"Only a couple, huh?" Candlelight snorted abrasively, "And here I am with almost a full head of gray," she stared knowingly at the embodiment of Honesty, "I guess being an Element of Harmony has its benefits."

"Ten years compared to an eternity in Paradise comes to mind," countered the Mare of Honesty calmly before she quietly turned herself to her side to better look out over the golden sea of wheat, "but I reckon yer right," she admitted apathetically, "bein' what I am s'got its wonders."

A gust of wind flew over the wheat field, creating shimmering waves in its wake as it sailed past the two mares, their manes and tails flapping in the air after it.

Applejack breathed in the air as she observed her surroundings, "You've built yourself quite a farm here," she stated simply, her eyes trailing over the land and structures.

The aged, crimson-coated mare joined the Mare of Honesty in gazing at the scenery, "That I did," she replied with just the barest hint of pride in her voice, "it took a while, but luckily for Ita and I, my fire does wonders for the soil around here," as she said this, her horn briefly flared red from a burning glow.

"Good," commented Applejack plainly as she chewed her wheat, "I'm glad yeh found a less destructive use of yer magic."

Amethyst irises flickered toward Honesty's form emotionlessly, except by the slightest sense of strain, before flicking back toward the horizon, "...Me too."

Distantly, the clanging sounds of pots and pans hitting the floor was heard from the farmhouse, soon accompanied by muffled voices of apologies and polite dismissals of said apologies. Grabbing her attention, Applejack diverted her gaze to the farmhouse.

"Do they know?"

Candlelight looked up toward the farmhouse, her eyes focusing on the single lit window, "No," she answered, "I haven't told them." She turned her head, the Mare of Honesty's image reflected on her half-moon glasses, "Do you disapprove?"

"Depends," replied Applejack, not even glancing back at the aged mare, "what did yeh tell 'em when they asked about yer life before this, about who yeh once were?"

Staring at the back of the Honest Mare for a short moment, Candlelight soon turned her gaze back to her home, "When they asked, I only told them that I had once been a soldier. I then made it very clear to them that I didn't ever want to share my experiences during that time, and they've respected my wishes."

"Then no, it ain't a problem," said Applejack, "a pony's past is their own, and at least yeh had the decency to be direct about that to 'em. Yeh didn't try to string up a story and lie to 'em." Glancing at the aged mare from the corner of her eye, Applejack gave her a skeptical look, "But I seriously doubt it were as clear cut as that. Ita must have been curious 'bout where she came from at some point in her life."

"When she asked, I told her the truth," replied Candlelight, her eyes still staring at the farmhouse, "I told her, that during the war, I had found her crying in a burning village and that I had decided to save her and adopt her as my own. She eventually lost interest in her heritage after I explained to her that there was nothing left of that village and that I was never able to find out who her parents were."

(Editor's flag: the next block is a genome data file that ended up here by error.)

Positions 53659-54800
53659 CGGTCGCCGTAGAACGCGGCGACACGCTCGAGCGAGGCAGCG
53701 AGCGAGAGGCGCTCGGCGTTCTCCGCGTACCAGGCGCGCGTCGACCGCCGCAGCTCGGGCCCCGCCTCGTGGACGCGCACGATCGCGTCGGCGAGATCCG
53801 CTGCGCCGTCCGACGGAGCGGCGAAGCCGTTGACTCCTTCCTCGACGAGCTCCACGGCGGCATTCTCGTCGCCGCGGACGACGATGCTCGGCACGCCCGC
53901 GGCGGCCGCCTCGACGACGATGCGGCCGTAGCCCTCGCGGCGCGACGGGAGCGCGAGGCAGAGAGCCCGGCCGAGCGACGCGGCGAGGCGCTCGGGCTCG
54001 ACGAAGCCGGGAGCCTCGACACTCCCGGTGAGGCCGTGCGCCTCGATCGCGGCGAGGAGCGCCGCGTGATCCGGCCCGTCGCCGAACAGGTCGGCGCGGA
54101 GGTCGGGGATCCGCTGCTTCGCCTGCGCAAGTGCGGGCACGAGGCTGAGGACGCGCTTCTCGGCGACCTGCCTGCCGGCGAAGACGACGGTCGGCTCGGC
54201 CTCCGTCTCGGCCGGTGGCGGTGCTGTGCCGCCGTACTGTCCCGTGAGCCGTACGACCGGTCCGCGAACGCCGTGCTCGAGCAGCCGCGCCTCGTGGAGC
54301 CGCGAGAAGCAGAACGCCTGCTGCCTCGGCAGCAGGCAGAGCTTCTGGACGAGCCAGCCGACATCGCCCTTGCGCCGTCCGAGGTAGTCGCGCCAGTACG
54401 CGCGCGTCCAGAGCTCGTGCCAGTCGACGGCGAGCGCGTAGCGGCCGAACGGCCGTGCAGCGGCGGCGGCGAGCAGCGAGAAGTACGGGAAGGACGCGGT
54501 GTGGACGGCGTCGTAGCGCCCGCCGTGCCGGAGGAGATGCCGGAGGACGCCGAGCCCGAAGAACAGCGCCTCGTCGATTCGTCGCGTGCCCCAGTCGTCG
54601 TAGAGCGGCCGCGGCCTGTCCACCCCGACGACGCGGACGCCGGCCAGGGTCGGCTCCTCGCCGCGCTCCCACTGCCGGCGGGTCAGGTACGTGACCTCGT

Tufts of air escaped Applejack's nostrils as she scoffed contentedly, "I suppose that's technically the truth," she replied in a barbed tone, "the village was burnin', and the peace treaty weren't enacted yet, so the war hadn't officially ended," twisting her neck to face Candlelight fully, Honesty's emerald eyes pierced into the old mare's, "and those burnt corpses shieldin' the cryin' filly were hard to identify."

Candlelight stared back with hollow eyes, "If you're trying to 'twist the knife' so to speak; don't. There's nothing that you can say to me that can compare to that day."

Staring back an instant longer, Applejack turned away, "I suppose yer right. Besides, I already gave yeh a serious enough tongue lashin' when I first found yeh anyways," she said as she looked off into the distance, "I still remember that day too. I was only passin' by that area, on my way to the peace meetin', when Winona started barkin' like crazy and led me to that destroyed military camp of yers, which was where I saw the tower of smoke in the distance."

"Which led you to me," stated Candlelight.

"Which led me to you; a broken down mare, in the middle of a burnin' village, bawlin' her eyes out at the destruction she caused," said Applejack, who then turned back and faced the old mare with a softer look, "but let's not relive that day more than we already have to today, after all, we both know the reason why yeh wanted to see me."

Candlelight nodded once, "There's only one reason."

The Honest Mare creased a frown, "Are yeh absolutely sure? 'Cause y'know I ain't allowed to say anythin' to yeh, unless-"

"I'm aware of how it goes," interrupted Candlelight, as she stared up at Applejack, "I've done my research," she said quietly before she spoke like she was quoting from memory, "the Elements of Harmony may only whisper words of Paradise in the ears of the dying and of the undying, so as to reassure the former and to console the latter," she perilously bored into Honesty's encompassing, emerald oceans, "and I'm sure. There are some medical files I got from my doctor that can prove it to you."